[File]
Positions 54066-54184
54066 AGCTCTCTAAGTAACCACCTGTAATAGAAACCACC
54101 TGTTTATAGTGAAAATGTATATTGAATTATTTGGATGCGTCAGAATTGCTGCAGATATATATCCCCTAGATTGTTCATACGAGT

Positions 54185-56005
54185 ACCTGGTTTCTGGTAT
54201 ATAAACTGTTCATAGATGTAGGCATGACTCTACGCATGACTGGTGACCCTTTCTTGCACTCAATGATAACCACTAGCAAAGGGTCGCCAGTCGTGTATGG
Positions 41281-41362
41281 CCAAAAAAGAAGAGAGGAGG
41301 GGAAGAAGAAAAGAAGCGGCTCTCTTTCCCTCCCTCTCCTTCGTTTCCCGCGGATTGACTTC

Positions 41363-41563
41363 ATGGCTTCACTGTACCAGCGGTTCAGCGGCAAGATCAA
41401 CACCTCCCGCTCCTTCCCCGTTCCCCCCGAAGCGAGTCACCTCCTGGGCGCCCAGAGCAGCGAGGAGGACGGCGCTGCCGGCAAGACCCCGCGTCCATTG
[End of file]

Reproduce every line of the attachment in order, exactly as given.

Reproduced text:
Positions 54066-54184
54066 AGCTCTCTAAGTAACCACCTGTAATAGAAACCACC
54101 TGTTTATAGTGAAAATGTATATTGAATTATTTGGATGCGTCAGAATTGCTGCAGATATATATCCCCTAGATTGTTCATACGAGT

Positions 54185-56005
54185 ACCTGGTTTCTGGTAT
54201 ATAAACTGTTCATAGATGTAGGCATGACTCTACGCATGACTGGTGACCCTTTCTTGCACTCAATGATAACCACTAGCAAAGGGTCGCCAGTCGTGTATGG
Positions 41281-41362
41281 CCAAAAAAGAAGAGAGGAGG
41301 GGAAGAAGAAAAGAAGCGGCTCTCTTTCCCTCCCTCTCCTTCGTTTCCCGCGGATTGACTTC

Positions 41363-41563
41363 ATGGCTTCACTGTACCAGCGGTTCAGCGGCAAGATCAA
41401 CACCTCCCGCTCCTTCCCCGTTCCCCCCGAAGCGAGTCACCTCCTGGGCGCCCAGAGCAGCGAGGAGGACGGCGCTGCCGGCAAGACCCCGCGTCCATTG